Texas’ Coronavirus “Eviction Moratorium” Explained: Know Your Rights
Texas’ “Eviction Moratorium” Explained: Know Your Rights!" All italicized text comes from the Texas Supreme Court 4th Emergency Order and Texas property code: http://www.txcourts.gov/media/1446203/209045.pdf 1. There will be NO eviction hearings, proceedings, or trials until April 20th. Per: “3. In any action for eviction to recover possession of residential property under Chapter 24 of the Texas Property Code and Rule 510 of the Texas Rules of Civil Procedure:
a. No trial, hearing, or other proceeding may be conducted, and all deadlines
are tolled, until after April 19, 2020;” Every court setting for eviction cases that were set on a date after March 19th have been suspended until after April 19th. No one is expecting anyone in court and the deadline to file anything for ongoing cases has been extended indefinitely, so stay home! 2. Landlords may still be able to file for evictions at any time, but these will not proceed during the moratorium. Per: c. New filings may be accepted, but the time period in Rule 510.4(a)(10) is
suspended, and issuance and service of citation may not occur until after April
19, 2020. Rule 510.4(a)(10) in the Texas Property Code: state the day the defendant must appear in person for trial at the court issuing citation, which must not be less than 10 days nor more than 21 days after the petition is filed;
During the moratorium, rule 510.4(a)(10) is suspended, meaning that the courts cannot set a time and date of an eviction hearing if your landlord files an eviction suit during this time. 3. You may receive a “notice to vacate”, but you have not been evicted. Landlords often use a “notice to vacate” in hopes the tenant will leave without proceeding with the more expensive or lengthy eviction process. Many tenants unfortunately do not know the difference between this and eviction, and without knowledge of their rights may leave, but this is NOT an eviction. Sec. 24.005. NOTICE TO VACATE PRIOR TO FILING EVICTION SUIT. (a) If the occupant is a tenant under a written lease or oral rental agreement, the landlord must give a tenant who defaults or holds over beyond the end of the rental term or renewal period at least three days' written notice to vacate the premises before the landlord files a forcible detainer suit, unless the parties have contracted for a shorter or longer notice period in a written lease or agreement. A landlord who files a forcible detainer suit on grounds that the tenant is holding over beyond the end of the rental term or renewal period must also comply with the tenancy termination requirements of Section 91.001.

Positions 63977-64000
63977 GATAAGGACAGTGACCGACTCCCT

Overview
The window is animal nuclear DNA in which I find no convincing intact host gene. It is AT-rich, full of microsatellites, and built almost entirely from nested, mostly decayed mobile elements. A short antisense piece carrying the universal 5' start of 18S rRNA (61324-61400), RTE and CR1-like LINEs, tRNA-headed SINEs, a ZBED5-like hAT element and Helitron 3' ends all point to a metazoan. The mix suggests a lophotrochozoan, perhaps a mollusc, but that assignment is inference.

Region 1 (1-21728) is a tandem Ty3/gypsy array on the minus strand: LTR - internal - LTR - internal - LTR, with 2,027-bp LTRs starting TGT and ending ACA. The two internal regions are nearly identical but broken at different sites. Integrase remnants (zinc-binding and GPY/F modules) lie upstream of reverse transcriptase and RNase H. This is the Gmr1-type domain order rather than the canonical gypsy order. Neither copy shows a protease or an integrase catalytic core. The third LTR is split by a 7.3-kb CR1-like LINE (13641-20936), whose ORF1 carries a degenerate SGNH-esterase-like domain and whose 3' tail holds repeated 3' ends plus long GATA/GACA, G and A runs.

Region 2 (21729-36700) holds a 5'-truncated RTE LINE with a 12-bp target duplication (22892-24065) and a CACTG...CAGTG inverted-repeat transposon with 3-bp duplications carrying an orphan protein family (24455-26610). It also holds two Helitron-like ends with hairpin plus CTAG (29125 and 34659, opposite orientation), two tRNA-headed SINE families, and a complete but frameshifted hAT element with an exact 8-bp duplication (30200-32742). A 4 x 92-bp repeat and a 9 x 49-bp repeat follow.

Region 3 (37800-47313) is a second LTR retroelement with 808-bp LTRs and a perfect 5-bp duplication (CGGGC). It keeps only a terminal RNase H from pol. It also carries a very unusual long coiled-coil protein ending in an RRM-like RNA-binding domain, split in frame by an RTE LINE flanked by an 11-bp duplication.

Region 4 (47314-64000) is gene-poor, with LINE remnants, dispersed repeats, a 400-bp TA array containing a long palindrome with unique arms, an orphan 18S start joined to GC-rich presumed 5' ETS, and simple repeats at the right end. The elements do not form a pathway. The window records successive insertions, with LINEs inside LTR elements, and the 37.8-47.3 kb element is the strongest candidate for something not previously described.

While the moratorium guarantees that you will not be physically evicted from your home before April 26th, it does not prohibit landlords from filing evictions if they do not pay rent on April 1st, 2020, or any other reason. The right of landlords to file an eviction allows them to post a “Notice to Vacate” under Sec. 24.005 of the Texas Property Code.. 4. There will be no “writ of possession” issued or executed until April 27th, meaning no one can physically remove you; including law enforcement and landlords, until then. If you received an eviction by the court prior to this moratorium, it will be carried out after this date. b. A writ of possession may issue, but the posting of the written warning required by § 24.0061(d)(1) of the Property Code and the execution of the writ of possession may not occur until after April 26, 2020, and the deadlines in Rules 510.8(d)(1)- (d)(2) are tolled while this Order remains in effect
Referenced above: 24.0061(d)(1) post a written warning of at least 8-1/2 by 11 inches on the exterior of the front door of the rental unit notifying the tenant that the writ has been issued and that the writ will be executed on or after a specific date and time stated in the warning not sooner than 24 hours after the warning is posted; Referenced above: 510.8 (d)(1) Time to Issue. ... no writ of possession may issue before the 6th day after the date a judgment for possession is signed or the day following the deadline for the defendant to appeal the judgment, whichever is later. A writ of possession may not issue more than 60 days after a judgment for possession is signed. For good cause, the court may extend the deadline for issuance to 90 days after a judgment for possession is signed. Referenced above: 510.8 (d)(2) Time to Execute. A writ of possession may not be executed after the 90th day after a judgment for possession is signed.
The order may come from the court for a writ of possession, but the constables cannot post the written warning described in the law above, nor come to physically remove you from your home. The above time frames are all suspended. 5. The court can make an exception to the above under special circumstances, and only after approval from a judge, per:
a. The plaintiff files a “Sworn Complaint for Forcible Detainer for Threat to Person or For Cause”;
b. The court determines that the facts and grounds for eviction stated in the Complaint, under oath with personal knowledge, taken as true, show that the actions of the tenant, or the tenant's household members or guests, pose an imminent threat of (i) physical harm to the plaintiff, the plaintiff's employees, or other tenants, or (ii) criminal activity; and
c. The court signs an order stating procedures for the case to proceed.
As an exception to the rules preventing evictions described above, landlords may file a document to court alleging that they feel under threat or believe that criminal activity. In the event that the landlord is successful petitioning the courts to hear the eviction during this crisis, the eviction proceeding will continue as normal.